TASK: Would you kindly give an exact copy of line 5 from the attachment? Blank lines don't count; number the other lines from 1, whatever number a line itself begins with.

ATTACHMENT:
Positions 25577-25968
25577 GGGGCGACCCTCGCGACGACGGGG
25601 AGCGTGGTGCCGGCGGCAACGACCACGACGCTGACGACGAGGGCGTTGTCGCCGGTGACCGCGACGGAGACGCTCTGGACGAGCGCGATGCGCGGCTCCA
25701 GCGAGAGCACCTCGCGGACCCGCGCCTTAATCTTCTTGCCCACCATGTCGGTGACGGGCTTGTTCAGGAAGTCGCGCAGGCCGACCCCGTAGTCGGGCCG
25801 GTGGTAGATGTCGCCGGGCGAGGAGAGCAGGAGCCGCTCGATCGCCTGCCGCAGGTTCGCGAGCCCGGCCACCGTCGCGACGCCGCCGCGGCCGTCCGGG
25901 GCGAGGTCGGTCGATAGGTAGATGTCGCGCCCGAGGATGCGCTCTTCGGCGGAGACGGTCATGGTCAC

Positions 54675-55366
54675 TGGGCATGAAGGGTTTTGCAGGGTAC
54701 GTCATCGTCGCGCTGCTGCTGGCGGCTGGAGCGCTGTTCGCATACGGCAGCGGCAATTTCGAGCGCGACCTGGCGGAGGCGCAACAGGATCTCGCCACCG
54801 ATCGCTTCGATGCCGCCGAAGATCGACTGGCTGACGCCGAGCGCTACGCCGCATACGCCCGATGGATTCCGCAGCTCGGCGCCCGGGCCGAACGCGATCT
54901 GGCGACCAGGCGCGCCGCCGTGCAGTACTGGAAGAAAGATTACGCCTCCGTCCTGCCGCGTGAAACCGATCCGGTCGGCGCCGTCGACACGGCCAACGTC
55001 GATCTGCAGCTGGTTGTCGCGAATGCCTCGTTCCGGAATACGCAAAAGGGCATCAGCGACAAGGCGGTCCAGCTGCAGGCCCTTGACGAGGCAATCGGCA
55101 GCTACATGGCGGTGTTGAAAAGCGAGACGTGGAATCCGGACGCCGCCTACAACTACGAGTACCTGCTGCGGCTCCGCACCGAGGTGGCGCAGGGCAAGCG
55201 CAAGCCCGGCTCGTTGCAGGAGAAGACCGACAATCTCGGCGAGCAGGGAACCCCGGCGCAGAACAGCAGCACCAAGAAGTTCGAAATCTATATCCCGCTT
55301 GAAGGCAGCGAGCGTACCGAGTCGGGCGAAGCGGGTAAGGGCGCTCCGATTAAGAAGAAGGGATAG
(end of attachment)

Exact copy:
25801 GTGGTAGATGTCGCCGGGCGAGGAGAGCAGGAGCCGCTCGATCGCCTGCCGCAGGTTCGCGAGCCCGGCCACCGTCGCGACGCCGCCGCGGCCGTCCGGG